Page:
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Dr. Paula Giddings discusses the South Carolina massacre, church burnings, Ferguson and more in the context of her work on the life and politics of Ida B. Wells.

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JARED BALL, PRODUCER, IMIXWHATILIKE: What’s up world, and welcome to another edition of I Mix What I Like here at The Real News Network. I’m Jared Ball in Baltimore. Some twelve days after the massacre in South Carolina, and amidst reports of now six black churches burning in five southern U.S. states, and ongoing struggles over the Confederate flag, we continue here at The Real News to seek out added depth and perspective to many of the attendant histories evoked by it all. To further help us towards that end is Prof. Paula Giddings. Giddings is a book editor, journalist, and professor of Africana studies, and author of several books including a brilliantly written history of Ida B. Wells, Ida: A Sword Among Lions. She joins us now from her office at Smith College. Greeting, Prof. Giddings, and thank you for joining us. PROF. PAULA GIDDINGS: Hi Jared, how are you doing? Nice to be with you. BALL: I’m as good as can be expected. We greatly appreciate you taking the time, here. I just wanted to ask you, in the aftermath of, as I said a moment ago, of what’s been going on in South Carolina we’ve now had the singing eulogy from President Obama, many responses from pundits and other spokespeople to talk about what’s going on down there. We’ve also in fact seen Bree Newsome in her act of pulling down the Confederate flag the other day on her own. Given your understanding of Africana history and black history in this country, and the history of white supremacy, how are you interpreting all of this? And what would you like for us to consider as we take all this in? GIDDINGS: Well, first of all this is, there’s no question, a historical moment. A potentially transformative moment. But lessons in history tell us that we have to mobilize now and take advantage of it before–and not to let it slip away. You know, it reminds me a little bit after the, if you remember the, when the Montgomery bus boycott was successful. And everyone was exhausted and ready to rest for a while, and think about the next thing to do. And this is the very moment that Ella Baker and Bayard Rustin came down to Montgomery and said to Dr. King, no, this is not the time. I know you’re tired, but this is the time to really push forward. I think about another similar moment with the lynching of a man by the name of Henry Smith in 1893 in Paris, Texas. And Ida B. Wells, the anti-lynching activist, knew that this was, this was also one of those kinds of moments. Because that lynching–there had been lynching certainly going on for the late, all throughout the–since the 1880s, particularly. But this was such a gruesome lynching that even whites and even lynching apologists were upset, because it just showed the lack of civility in the country. And she took that opportunity to not only continue her campaign in the U.S., Jared, but she took it to the United Kingdom. She took it and spoke in England and Scotland, and Great Britain, particularly in London, to mobilize a global kind of response. And this is what also made me think about in a longer term what is needed. One of the–an op-ed by Morris Dees, who talked about this, the killing, the murders in Charleston as not just an isolated, local event. But this young man is a part of a global network around white nationalism. It’s no coincidence that he has, he had flags from Rhodesia and flags from South Africa. And so now is really time to think also of just how to meet a global, that kind of global movement with a global movement of our own. BALL: You know, I know–and we’re going to ask our viewers here to check back with us, regularly of course, but for our specific piece that we’re going to have up next month with you paying tribute to Ida B. Wells and her 153rd birthday this year. But given your expertise around Wells and her work, and the kind of actions that Wells herself called for, I’m wondering what you think we could learn from her example as an activist as we look at our so-called leadership today and the sort of state or the disarray, as some of us might consider it, of the struggle more broadly speaking. What can we take from the kinds of approaches that Ida B. Wells called for in her work and in her time as we look to build responses and a more appropriate movement to deal with what’s going on today? GIDDINGS: Well, one of the things–and there’s so many. One of the things though that Wells understood more than I think a lot of her contemporaries is that not only about the global aspect of the movement, but as a part of that, even, of the kinds of economics that were driving, that was driving racism, that was driving lynching, that was driving racial violence. And this was important. One of the reasons why she went to Great Britain is because Great Britain was the biggest importer of American cotton, and of course–and had supported the South in the Civil War because of that. So she understood these kinds of aspects that were going on in a time, in the late 19th century, that has a lot of resonances with our time in terms of how the economy is operating, in terms of new technological–a technological revolution that was going on in that time of great disparities of wealth. And so she understood that. And I think that’s important for us, and I know a lot of–important for us to also be able to–a lot of people know it, of course. But to articulate it as part of the narrative. Places like Ferguson didn’t just spring up. Places like Ferguson were created out of all kinds of economic considerations, pro-growth, mainly, of people who wanted that community to be the kind of community that it is. If you look at all the economic interventions to make that community what it is, it’s quite–it’s quite extraordinary. Lots of districting, lots of zoning laws. So inner cities and poor communities are constructions. And we really do have to think about, as many other people have talked about, how to really deconstruct it and get in there. Now, this is the, the next step. Now that I think consciousness is raised. I think there’s just wonderful things being done with Black Lives Matter and others. But now let’s get into the nitty-gritty and try to think about how to transform these communities. BALL: Well, Prof. Giddings, thank you very much for helping us contextualize all of this in this segment of I Mix What I Like here at The Real News Network. We appreciate your time. GIDDINGS: Thank you. BALL: And thank you for joining us here at I Mix What I Like for The Real News Network. Keep it locked. And as Fred Hampton used to say, as we always say, to you we say peace, if you’re willing to fight for it. Peace, everybody. Catch you in the whirlwind.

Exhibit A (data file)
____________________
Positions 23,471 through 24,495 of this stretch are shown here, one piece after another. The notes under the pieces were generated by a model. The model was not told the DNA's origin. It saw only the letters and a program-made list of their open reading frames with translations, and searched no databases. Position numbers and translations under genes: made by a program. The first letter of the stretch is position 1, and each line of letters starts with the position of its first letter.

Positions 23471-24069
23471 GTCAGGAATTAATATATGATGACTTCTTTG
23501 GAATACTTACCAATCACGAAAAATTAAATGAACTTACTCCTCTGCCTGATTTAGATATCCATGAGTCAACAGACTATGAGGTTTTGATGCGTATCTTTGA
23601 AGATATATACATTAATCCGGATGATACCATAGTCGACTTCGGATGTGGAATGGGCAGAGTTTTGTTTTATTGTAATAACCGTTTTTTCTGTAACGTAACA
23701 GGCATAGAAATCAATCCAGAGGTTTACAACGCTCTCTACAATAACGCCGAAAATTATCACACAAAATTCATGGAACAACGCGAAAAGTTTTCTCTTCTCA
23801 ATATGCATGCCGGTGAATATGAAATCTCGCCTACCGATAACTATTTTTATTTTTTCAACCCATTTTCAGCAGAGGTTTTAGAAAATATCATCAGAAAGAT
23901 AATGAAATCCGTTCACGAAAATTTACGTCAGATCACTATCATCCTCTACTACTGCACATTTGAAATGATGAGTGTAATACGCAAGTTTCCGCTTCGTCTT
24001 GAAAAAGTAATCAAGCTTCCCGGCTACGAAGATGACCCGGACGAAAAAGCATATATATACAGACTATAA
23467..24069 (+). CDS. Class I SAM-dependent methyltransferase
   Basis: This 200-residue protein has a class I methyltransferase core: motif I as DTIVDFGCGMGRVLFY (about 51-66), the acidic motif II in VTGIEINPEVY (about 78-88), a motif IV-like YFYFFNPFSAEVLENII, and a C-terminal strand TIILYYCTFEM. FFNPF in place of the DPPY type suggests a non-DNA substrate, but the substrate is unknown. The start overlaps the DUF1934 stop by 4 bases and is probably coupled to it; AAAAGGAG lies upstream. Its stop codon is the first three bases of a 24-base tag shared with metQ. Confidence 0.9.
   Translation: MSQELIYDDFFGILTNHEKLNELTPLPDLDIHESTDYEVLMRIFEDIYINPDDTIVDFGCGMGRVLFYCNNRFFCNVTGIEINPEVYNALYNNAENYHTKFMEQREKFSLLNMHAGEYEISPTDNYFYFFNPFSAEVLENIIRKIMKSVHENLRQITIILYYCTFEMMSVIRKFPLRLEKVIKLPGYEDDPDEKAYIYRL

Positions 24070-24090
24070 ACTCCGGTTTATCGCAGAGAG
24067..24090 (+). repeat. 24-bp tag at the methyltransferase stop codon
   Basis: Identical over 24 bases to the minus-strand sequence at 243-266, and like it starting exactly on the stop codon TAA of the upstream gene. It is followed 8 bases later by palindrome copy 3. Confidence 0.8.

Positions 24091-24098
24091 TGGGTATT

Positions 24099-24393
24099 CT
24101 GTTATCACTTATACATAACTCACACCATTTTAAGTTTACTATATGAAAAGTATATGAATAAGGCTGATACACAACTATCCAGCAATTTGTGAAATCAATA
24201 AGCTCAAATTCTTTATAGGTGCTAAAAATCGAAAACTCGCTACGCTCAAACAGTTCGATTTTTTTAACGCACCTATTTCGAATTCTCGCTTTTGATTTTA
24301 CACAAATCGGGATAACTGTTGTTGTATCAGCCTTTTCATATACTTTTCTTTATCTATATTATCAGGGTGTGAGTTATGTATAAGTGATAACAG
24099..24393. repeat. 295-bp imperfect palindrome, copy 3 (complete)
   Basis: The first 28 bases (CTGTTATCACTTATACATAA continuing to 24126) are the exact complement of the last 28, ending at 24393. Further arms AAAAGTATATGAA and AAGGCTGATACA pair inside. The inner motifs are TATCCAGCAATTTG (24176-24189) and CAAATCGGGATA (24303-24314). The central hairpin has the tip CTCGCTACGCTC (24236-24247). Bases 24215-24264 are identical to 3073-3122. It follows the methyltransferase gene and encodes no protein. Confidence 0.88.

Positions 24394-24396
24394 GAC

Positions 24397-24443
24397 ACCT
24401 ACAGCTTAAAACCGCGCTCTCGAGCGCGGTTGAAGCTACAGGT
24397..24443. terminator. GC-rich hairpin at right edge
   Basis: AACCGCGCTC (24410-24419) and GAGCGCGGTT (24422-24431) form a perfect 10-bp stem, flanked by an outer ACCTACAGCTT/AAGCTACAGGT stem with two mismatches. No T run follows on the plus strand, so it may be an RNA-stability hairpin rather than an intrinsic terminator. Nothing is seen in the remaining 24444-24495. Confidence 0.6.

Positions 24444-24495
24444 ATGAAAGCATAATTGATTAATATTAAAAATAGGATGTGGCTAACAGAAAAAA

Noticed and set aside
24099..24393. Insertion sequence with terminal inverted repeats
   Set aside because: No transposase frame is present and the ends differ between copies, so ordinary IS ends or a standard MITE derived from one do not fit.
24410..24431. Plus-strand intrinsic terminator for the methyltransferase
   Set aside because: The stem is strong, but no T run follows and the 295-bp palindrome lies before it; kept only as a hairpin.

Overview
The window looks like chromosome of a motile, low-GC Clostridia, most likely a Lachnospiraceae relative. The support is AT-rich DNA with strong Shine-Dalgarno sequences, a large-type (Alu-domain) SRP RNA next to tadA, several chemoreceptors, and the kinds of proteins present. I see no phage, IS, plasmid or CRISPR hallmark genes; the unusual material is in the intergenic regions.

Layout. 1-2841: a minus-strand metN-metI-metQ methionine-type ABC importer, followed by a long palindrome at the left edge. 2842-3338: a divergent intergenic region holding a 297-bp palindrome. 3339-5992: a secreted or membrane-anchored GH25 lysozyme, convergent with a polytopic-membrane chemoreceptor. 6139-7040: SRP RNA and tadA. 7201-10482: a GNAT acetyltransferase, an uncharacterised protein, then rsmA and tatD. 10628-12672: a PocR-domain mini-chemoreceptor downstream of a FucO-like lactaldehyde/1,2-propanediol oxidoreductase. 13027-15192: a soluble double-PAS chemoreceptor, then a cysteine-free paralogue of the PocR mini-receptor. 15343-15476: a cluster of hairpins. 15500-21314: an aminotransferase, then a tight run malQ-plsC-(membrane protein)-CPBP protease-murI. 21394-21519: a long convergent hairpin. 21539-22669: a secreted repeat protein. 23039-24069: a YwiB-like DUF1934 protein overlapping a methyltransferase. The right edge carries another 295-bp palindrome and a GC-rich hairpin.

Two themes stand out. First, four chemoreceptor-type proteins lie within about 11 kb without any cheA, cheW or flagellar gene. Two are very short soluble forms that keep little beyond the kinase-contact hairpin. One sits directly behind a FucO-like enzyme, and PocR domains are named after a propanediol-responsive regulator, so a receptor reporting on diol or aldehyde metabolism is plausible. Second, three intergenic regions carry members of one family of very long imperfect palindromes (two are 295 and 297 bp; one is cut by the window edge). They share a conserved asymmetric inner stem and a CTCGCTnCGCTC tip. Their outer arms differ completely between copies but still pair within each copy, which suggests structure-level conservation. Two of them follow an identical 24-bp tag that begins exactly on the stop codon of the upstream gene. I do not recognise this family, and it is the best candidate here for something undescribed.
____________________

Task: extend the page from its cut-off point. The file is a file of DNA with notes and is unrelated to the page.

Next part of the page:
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Jared A. Ball is a father and husband. After that he is a multimedia host, producer, journalist and educator. Ball is also a founder of "mixtape radio" and "mixtape journalism" about which he wrote I MiX What I Like: A MiXtape Manifesto (AK Press, 2011) and is co-editor of A Lie of Reinvention: Correcting Manning Marable's Malcolm X (Black Classic Press, 2012). Ball is an associate professor of communication studies at Morgan State University in Baltimore, Maryland and can be found online at IMIXWHATILIKE.ORG.